The 2nd (Royal North British) Dragoons disembarked in Crimea in September 1854 as Sevastopol was under siege from the British, French and Turkish armies. The port of Balaklava was captured to provide a supply line to Sevastopol, but the Russians regrouped to cut off this vital route from the surrounding heights.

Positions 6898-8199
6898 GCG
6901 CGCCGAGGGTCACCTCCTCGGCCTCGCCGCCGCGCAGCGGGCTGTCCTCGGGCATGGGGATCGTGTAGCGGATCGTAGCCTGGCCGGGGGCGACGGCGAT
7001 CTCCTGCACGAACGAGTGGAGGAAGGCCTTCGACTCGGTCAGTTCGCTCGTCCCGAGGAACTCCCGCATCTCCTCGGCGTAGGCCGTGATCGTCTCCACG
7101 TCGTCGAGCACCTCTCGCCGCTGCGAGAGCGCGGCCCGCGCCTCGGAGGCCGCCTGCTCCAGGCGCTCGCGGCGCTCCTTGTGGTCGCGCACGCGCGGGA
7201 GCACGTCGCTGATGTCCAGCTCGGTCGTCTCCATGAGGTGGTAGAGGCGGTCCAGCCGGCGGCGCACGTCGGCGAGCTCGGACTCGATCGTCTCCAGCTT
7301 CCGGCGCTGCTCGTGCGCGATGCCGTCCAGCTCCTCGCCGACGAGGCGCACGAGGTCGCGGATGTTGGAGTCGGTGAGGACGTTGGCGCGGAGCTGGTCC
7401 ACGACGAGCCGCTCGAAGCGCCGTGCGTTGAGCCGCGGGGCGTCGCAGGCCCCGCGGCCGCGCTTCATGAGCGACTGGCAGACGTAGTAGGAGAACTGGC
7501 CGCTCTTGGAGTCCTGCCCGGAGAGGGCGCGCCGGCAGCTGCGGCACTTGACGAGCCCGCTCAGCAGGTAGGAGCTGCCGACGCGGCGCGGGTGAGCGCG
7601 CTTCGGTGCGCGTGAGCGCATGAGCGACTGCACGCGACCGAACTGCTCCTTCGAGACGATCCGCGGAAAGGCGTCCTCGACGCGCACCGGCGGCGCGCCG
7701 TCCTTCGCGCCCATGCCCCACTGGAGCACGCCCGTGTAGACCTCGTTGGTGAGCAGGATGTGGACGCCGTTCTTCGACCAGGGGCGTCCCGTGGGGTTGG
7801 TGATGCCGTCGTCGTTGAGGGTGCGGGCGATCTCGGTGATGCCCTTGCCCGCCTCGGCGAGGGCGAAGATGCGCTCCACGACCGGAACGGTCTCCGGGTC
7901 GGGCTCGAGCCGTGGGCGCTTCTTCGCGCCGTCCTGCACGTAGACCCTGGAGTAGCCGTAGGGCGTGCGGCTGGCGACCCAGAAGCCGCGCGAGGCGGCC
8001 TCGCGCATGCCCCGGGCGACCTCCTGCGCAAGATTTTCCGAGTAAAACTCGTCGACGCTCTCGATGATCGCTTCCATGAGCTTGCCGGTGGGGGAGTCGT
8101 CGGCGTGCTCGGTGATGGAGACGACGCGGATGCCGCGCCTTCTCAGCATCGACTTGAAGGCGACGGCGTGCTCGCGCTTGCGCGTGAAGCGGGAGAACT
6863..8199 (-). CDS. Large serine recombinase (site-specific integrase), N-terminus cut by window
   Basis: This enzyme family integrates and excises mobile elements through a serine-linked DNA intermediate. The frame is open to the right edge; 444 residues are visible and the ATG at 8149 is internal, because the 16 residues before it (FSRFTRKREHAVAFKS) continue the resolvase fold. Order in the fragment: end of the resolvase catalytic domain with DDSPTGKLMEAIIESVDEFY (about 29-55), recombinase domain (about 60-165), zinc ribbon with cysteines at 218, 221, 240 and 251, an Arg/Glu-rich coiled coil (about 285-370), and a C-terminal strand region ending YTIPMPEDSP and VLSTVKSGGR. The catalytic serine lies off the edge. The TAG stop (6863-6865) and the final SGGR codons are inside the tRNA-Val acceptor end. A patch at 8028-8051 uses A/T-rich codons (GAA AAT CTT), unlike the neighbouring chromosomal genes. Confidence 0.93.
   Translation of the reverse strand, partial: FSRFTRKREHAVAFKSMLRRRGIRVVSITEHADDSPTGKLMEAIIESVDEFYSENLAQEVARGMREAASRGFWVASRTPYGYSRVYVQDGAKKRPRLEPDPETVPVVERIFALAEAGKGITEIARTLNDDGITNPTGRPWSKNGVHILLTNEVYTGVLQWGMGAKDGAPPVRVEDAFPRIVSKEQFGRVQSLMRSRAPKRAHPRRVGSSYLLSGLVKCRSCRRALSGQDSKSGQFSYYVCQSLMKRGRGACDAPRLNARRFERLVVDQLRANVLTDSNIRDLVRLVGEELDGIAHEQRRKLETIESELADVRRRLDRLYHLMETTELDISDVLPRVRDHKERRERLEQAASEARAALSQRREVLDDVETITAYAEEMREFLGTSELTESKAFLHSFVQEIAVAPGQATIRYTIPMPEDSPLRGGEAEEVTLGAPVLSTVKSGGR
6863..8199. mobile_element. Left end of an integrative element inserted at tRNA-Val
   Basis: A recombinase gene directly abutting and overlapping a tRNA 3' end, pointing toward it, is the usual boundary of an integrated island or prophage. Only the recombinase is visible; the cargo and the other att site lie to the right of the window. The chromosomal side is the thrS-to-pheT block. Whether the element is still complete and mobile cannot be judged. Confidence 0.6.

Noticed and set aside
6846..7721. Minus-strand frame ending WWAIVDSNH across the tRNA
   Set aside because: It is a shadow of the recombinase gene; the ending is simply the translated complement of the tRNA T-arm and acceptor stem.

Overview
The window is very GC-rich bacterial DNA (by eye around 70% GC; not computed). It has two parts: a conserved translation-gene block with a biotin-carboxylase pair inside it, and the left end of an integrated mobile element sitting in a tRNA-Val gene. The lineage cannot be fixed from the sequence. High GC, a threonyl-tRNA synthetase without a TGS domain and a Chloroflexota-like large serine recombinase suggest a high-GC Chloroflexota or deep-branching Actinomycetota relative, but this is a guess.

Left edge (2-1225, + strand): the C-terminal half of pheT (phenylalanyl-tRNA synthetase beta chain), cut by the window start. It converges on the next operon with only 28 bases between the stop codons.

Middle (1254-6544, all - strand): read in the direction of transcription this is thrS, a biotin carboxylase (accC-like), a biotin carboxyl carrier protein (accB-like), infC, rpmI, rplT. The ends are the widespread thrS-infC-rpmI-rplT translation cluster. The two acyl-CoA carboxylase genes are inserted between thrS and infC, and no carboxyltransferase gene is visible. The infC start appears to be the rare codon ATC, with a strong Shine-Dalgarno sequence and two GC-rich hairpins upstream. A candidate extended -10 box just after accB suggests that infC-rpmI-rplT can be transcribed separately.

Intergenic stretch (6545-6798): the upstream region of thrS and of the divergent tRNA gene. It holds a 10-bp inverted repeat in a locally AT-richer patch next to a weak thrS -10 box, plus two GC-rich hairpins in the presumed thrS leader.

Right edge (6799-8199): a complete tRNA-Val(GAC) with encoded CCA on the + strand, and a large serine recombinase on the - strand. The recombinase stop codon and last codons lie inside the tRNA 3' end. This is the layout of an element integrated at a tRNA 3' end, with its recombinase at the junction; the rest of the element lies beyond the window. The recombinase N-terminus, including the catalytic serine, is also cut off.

At the battle on 25 October the British Heavy Brigade advanced through the valley to reinforce the 93rd (Highland) Regiment of Foot, the ‘Thin Red Line’ defending Balaklava from a vast Russian force. The Heavy Brigade was at a tactical disadvantage when it encountered the Russian cavalry, which had approached unseen above them and held the high ground. Along with the 6th (Inniskilling) Dragoons, the 2nd Dragoons were at the front of what would become known as the 'Charge of the Heavy Brigade' uphill. Russian attempts to outflank the British cavalry failed and after fierce fighting, mainly with sabres, the enemy weakened and retreated. Despite the intensity of the clash, the 2nd Dragoons suffered few casualties during the charge, but many fell later covering the retreat of the Light Brigade, which was decimated charging the Russian guns through the ‘Valley of Death’. Private Henry Ramage of the 2nd Dragoons won the Victoria Cross for coming to the aid of three comrades during the battle. Sergeant-Major John Grieve also received the highest award for gallantry for saving an officer’s life during the Heavy Brigade’s charge. Grieve was presented with his medal by Queen Victoria at the first ceremony in Hyde Park, London, on 26 June 1857. As the 2nd Dragoons were the senior regiment on the day, Grieve was probably the first soldier of the British Army to be decorated with the Victoria Cross.